The government free-for-all regarding online sales tax collection continues. On April 17, 2018, the Supreme Court of the United States (SCOTUS) heard arguments in the case of South Dakota vs. Wayfair [https ://bit.ly/2JYi1e6]. The Court’s decision is due by June 2018, at the end of the current term. I suppose it was inevitable that SCOTUS would get involved, because Congress just can’t seem to get the job done.
Looking at Online Sale Tax, Again
In my May 2, 2013 Behind the Gavel column, I wrote about the Marketplace Fairness Act (MFA) then before the U.S. Senate, which would have required online sellers to collect sales tax on out-of-state sales (with some exceptions). The MFA passed in the Senate but failed in the House. Since then, Congress has failed to pass an internet sales tax bill on two other occasions, in 2015 and 2017. To fill the Federal gap, some states have passed laws requiring tax to be collected on internet sales. Compliance has been sketchy. Many online retailers have complied with the new state laws. But others, like Wayfair (http://wayfair.com), refuse to comply (hence the lawsuit).
A pivotal issue is the 1992 Supreme Court ruling in the case of Quill Corporation vs. North Dakota. Most of us are familiar with this decision, even if we don’t know the particulars. In it, SCOTUS determined that out-of-state entities must collect sales tax only if they have a “substantial nexus” in a state; e.g. stores, warehouses, or some other physical presence.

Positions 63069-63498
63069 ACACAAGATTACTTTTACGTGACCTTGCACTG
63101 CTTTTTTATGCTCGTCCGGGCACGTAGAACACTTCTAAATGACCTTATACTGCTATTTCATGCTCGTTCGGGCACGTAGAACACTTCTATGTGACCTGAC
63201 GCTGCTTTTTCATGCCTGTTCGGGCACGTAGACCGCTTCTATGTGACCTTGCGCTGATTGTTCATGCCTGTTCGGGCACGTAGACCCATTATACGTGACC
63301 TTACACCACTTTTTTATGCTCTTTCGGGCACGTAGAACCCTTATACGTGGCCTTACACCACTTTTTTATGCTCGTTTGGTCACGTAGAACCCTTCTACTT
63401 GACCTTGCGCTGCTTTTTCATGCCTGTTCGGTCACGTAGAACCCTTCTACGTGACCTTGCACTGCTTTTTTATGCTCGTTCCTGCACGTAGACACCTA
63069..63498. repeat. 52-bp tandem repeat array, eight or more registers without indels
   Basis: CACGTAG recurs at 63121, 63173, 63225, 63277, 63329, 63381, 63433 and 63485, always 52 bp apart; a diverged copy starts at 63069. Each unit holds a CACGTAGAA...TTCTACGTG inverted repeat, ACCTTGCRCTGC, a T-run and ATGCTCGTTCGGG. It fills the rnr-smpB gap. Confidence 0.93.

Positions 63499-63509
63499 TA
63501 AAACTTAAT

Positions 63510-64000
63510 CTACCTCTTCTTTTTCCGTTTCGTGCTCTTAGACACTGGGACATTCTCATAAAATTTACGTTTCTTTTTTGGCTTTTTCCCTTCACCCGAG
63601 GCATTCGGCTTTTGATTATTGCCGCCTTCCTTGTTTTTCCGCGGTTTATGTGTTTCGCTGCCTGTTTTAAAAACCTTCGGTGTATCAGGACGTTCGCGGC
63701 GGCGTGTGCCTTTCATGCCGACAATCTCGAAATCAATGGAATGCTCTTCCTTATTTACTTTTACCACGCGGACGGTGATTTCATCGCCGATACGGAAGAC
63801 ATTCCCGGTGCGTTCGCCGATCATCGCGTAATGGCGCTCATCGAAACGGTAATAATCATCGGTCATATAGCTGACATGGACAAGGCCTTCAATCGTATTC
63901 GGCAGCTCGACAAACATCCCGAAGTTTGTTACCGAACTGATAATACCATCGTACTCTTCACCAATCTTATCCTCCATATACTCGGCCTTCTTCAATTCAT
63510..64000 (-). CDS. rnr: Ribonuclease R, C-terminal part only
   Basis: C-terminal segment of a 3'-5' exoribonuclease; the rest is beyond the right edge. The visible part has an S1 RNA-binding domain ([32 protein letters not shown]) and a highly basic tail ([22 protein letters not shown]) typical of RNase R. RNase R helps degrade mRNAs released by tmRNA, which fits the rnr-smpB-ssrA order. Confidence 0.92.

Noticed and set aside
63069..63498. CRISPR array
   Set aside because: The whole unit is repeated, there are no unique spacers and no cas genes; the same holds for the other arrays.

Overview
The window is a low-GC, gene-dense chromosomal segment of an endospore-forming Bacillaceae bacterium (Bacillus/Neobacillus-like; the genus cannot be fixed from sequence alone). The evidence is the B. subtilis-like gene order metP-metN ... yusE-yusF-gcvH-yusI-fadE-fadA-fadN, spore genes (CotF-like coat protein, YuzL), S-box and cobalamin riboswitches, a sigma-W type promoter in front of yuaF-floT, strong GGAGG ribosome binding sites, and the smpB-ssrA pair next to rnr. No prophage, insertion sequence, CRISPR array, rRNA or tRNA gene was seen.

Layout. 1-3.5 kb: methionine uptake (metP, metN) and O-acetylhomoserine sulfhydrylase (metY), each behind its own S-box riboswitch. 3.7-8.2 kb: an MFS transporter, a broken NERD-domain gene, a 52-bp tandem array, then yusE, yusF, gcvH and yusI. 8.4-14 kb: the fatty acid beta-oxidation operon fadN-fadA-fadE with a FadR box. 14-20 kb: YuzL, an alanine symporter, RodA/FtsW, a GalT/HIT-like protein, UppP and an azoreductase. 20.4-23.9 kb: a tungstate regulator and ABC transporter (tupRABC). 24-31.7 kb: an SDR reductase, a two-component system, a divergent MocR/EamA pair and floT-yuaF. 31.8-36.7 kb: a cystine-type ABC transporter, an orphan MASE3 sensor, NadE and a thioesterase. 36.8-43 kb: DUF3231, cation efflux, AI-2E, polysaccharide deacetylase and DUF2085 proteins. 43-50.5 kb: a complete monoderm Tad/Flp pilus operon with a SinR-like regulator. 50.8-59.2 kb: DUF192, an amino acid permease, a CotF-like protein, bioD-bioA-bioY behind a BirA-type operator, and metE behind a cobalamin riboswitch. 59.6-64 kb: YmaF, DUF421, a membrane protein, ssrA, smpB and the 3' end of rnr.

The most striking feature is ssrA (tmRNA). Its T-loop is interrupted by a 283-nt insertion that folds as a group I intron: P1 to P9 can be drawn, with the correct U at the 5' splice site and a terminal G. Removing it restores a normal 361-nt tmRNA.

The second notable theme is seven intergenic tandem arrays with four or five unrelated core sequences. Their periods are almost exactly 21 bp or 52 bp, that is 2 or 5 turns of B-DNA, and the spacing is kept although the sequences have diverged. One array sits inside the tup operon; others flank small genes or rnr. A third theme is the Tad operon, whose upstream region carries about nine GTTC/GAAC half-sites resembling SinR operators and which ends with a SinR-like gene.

To Kill Quill ... or not
Examining Quill and Kill Quill
Supporters of the “Kill Quill” movement (in favor of collecting internet sales tax) assert that the 1992 decision that favored catalog and mail-order companies doesn’t work in the 21st century world of ecommerce. Opponents of “Kill Quill” (against collecting internet sales tax) assert that the collection and reporting burden for online retailers would be too great (one count determined that there were 9,600 taxing jurisdictions in the United States), and that a caveat by SCOTUS would require online sellers to collect sales tax immediately, going forward.
If Quill is killed (and sellers need no in-state nexus for sales tax compliance), how will antique and collectible dealers be affected? South Dakota’s petition to SCOTUS makes some cogent arguments for killing Quill. Here are a few, taken from South Dakota’s “Petition for Writ of Certiorari” [https ://bit.ly/2qEcxfU].
States need the money. About half of U.S. states currently face serious revenue shortfalls. Online sales taxes may help pay for education, infrastructure, healthcare, and other services. As a taxpayer, would you prefer out-of-state consumers pay this legitimate expense, or would you rather face property tax or other increases to cover the shortfalls? The money change hands, either way.
As a dealer, are you willing to collect and remit sales taxes if there is no significant impact on your business? (More on this below.) The losses for States are considerable, and the money must come from somewhere. A 2012 report by William Fox of the University of Tennessee titled “State and Local Government Sales Tax Revenue Losses from Electronic Commerce” pegged
Quill-related revenue losses at $23 billion for the year. An updated study projects losses of $33.9 billion in 2018 and $211 billion from 2018-2022.